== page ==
Point, Width, & Being False to Oneself
Dear Unknown Friends:
We publish here the final section of the great 1969 lecture Has Poetry Point?, by Eli Siegel. And with it is part of a paper by Aesthetic Realism consultant Robert Murphy from the recent public seminar “What Makes a Man’s Life Large or Small?”
In the lecture, Mr. Siegel speaks about two opposites that are in us and in events, and are made one in every instance of art: width and point, or welter and resolution. As he does, we are looking at this central principle of Aesthetic Realism: “The world, art, and self explain each other: each is the aesthetic oneness of opposites.”
There is a spurious, very hurtful dealing with width and point that every person is prone to. One can feel that one’s life has much confusion in it, that there is so much one doesn’t comprehend about oneself. And there is a desire to take that uncomfortable welter, that width of confusion, and, without having to think, make it come to some swift point, to some rapid sureness, and so feel bewildered no longer. People can get to this fake sureness in many ways. Anger is a principal one. We can want to be angry, because at the moment we yell at someone, or throw a cup across the room, or even blast someone inwardly, in our own thoughts—at that moment we feel we’re completely clear: there’s nothing more we need to know. This and all fake modes of getting from sprawling unclearness to triumphant “clarity,” leave one, after the initial heady sense of release, more unsure and self-disgusted than before.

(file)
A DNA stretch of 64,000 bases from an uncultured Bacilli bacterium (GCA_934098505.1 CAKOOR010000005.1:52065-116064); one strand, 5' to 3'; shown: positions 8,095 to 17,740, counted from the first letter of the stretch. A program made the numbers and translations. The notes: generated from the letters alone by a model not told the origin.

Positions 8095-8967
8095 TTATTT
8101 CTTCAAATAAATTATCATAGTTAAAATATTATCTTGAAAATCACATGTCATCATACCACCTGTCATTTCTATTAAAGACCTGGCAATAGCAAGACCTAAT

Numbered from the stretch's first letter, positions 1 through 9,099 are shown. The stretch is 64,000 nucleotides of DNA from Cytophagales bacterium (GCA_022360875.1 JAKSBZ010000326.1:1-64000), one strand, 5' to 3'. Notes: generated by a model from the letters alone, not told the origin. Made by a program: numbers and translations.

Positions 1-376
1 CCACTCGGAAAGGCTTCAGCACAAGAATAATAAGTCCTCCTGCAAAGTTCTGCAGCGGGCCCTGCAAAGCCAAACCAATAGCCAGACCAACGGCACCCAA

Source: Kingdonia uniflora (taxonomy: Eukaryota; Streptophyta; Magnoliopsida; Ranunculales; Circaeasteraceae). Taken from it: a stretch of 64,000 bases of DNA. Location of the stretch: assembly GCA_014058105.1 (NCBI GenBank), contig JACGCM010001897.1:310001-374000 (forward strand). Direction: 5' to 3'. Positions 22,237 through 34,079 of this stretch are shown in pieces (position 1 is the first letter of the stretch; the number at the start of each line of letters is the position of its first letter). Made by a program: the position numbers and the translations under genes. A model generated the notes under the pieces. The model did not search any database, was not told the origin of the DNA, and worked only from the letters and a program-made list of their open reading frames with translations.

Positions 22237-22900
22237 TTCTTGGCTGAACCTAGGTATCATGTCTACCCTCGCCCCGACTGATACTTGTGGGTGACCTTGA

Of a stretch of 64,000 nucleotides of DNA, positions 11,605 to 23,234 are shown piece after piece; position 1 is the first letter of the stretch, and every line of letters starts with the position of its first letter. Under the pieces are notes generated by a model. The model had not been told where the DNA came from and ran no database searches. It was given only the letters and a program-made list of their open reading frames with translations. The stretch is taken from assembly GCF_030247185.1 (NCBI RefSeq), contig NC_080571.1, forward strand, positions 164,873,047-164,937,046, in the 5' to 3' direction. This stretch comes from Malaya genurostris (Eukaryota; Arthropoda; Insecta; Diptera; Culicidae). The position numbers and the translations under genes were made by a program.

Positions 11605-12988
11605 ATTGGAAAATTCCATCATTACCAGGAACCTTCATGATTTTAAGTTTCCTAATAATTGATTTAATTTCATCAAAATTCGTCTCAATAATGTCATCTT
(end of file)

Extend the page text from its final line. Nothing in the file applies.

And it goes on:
A reason racism is so abundant is that it is a way of taking a sprawling uncertainty about oneself and annulling it by getting to a “point”: a focus of hate. If one can despise an entire race, feel superior to millions of people, one can seem to put aside the fact that there is so much one is unsure of and so much one doesn’t like about oneself.
People have used—misused—sex for the same purpose. If you can have a very definite ecstatic corporeal release, you can feel the whole dissatisfying world has been dealt with victoriously by you. It has been annulled, transformed into someone pointedly, keenly, existing to please you.
A Readiness in History
The desire to take wide unsureness and weltering self-dislike and, without working to be exact, have them get to some ego-pleasing culmination: this is also the reason people have found war attractive. As I write about this fact, my purpose is not to comment on current events or particular countries. It is to describe a way of mind that has been in history, which has not been understood and needs to be understood if our future is to be civilized. The one means of comprehending why millions of people in nation after nation have welcomed unnecessary and wrong wars, is the Aesthetic Realism explanation of contempt. “Contempt,” Mr. Siegel wrote in a definitive issue of this journal, “is ...the main cause of wars” (TRO 165). It is also what has made ordinary citizens support them.
Mr. Siegel defined contempt as “the addition to self through the lessening of something else.” Contempt can be wide: a general state of mind scornfully taking in ever so much. But it can also provide a terrific sense of point: a feeling our questions are answered because, look!—we’ve lessened someone and are superior.